Only a third of voters questioned in a Siena College survey say the three-term Democratic governor should run for reelection next year, with 39% saying he should serve out his term but not seek another four years steering the Empire State, and 23% saying Cuomo should resign immediately.
Cuomo, who saw his political standing surge last year amid the early stages of the coronavirus pandemic, is facing a state investigation into numerous sexual harassment allegations from former staffers. And the governor is also facing a federal probe into whether his administration covered up the COVID deaths of nursing home residents amid the pandemic.
"The good news for the governor is that only 23% of New Yorkers want him to resign immediately. However, when you add those voters to the 39% who say he should serve out his term but not seek re-election, 62% say he should not run for a fourth term," Siena College pollster Steven Greenberg said.
Cuomo earlier this year faced a chorus of calls to resign, with more than 135 state lawmakers and nearly the entire congressional delegation from New York – including Democratic Senate Majority Leader Chuck Schumer and Sen. Kirsten Gillibrand – urging Cuomo to step down.
The governor has been resisting those calls as he continues to emphasize that people should wait for the results of the attorney general's investigation before making up their minds and passing judgment. While he has apologized for making some women uncomfortable, he's denied that he ever inappropriately touched a woman. And Cuomo has criticized some of his accusers who have gone public amid the ongoing investigations of allegations of sexual misconduct, arguing they have impacted the fairness of the process by speaking out.
New York doesn't have gubernatorial limits, and Cuomo said in May of 2019 that he would run in 2022 for a fourth term. He had built a massive $16.8 million campaign war chest by the beginning of this year, but he’s yet to formally confirm or announce that he’s seeking another term in office.
One telling sign -- the governor hauled in more than $1 million at a fundraiser Tuesday evening at New York City’s Rockefeller Center, a source close to Cuomo’s political circle confirmed to Fox News. The gathering was the most high-profile campaign event the governor has held this year.
If Cuomo runs, 35% questioned in the poll say they’ll vote to reelect him, while 56% said they prefer someone else. Those numbers are basically unchanged from Siena’s previous poll, conducted in May.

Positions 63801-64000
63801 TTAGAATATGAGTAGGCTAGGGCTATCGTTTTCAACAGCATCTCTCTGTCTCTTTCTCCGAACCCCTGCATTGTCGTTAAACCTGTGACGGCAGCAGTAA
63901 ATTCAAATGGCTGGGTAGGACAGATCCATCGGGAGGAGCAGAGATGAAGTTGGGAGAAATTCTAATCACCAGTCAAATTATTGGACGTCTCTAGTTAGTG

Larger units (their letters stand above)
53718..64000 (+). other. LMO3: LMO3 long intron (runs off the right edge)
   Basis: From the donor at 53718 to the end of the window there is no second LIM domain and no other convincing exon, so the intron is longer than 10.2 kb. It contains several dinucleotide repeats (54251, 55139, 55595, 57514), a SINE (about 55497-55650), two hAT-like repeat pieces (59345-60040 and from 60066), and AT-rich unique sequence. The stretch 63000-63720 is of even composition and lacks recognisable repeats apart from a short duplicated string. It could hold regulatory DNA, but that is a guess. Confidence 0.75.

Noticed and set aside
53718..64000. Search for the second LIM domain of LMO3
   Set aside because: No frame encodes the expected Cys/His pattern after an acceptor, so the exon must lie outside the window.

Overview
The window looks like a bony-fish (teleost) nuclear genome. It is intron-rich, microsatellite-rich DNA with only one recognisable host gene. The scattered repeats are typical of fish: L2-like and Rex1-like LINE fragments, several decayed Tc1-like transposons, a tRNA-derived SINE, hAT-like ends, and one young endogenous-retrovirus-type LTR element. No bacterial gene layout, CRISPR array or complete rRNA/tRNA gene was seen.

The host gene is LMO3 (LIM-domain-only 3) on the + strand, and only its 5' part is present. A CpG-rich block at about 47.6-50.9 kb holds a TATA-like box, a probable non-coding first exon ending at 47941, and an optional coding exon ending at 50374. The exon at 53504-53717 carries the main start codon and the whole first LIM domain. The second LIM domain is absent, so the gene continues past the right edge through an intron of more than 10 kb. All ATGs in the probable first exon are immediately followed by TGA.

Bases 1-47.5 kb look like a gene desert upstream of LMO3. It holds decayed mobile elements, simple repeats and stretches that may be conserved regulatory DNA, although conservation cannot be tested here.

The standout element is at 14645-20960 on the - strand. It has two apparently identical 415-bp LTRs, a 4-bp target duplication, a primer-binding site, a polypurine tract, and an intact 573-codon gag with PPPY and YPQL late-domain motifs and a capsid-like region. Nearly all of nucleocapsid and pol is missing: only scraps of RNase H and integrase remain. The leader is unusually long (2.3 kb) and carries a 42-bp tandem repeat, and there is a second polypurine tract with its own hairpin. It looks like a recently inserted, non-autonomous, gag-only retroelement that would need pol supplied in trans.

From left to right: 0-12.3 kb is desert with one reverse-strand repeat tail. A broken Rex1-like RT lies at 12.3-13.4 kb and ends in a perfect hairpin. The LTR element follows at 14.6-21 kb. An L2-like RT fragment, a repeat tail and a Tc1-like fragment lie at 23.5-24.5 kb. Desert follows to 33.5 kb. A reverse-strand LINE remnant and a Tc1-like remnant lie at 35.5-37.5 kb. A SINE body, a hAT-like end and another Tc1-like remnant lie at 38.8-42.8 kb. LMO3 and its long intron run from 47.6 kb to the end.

According to the survey, New Yorkers approve of Cuomo’s handling of the pandemic by a 51%-32% margin, but by a 60%-22% margin, they say he did a bad job handling the nursing home COVID crisis. Cuomo’s overall approval/disapproval is underwater at 42%-55%, little changed from last month. And his favorable/unfavorable rating stands at 45%-47%, also little changed from a month ago.
"Since his poll numbers took a significant hit earlier this year, Cuomo’s favorability, job performance and re-elect ratings have remained largely stable the last few months. But 16 months from the next gubernatorial election and less than a year from the primary, only one-third of New Yorkers – including just 43% of Democrats – think Cuomo should run for re-election," Greenberg said.
Besides the federal nursing home investigation and the New York attorney general’s investigation into the sexual harassment allegations, a New York State Assembly committee is looking into the possible impeachment of Cuomo. That committee announced this week that it will begin issuing subpoenas as part of its probe.
"When it comes to impeachment, voters are more closely divided with 45%, a plurality, saying the Assembly should not impeach Cuomo, while 35% – including one-quarter of Democrats – would like to see the Assembly impeach the Governor," Greenberg said.
The Siena College poll was conducted June 22-29, with 809 New York state registered voters questioned. The survey’s overall sampling error is plus or minus 4.1 percentage points.
Fox News' Tara Prindiville contributed to this report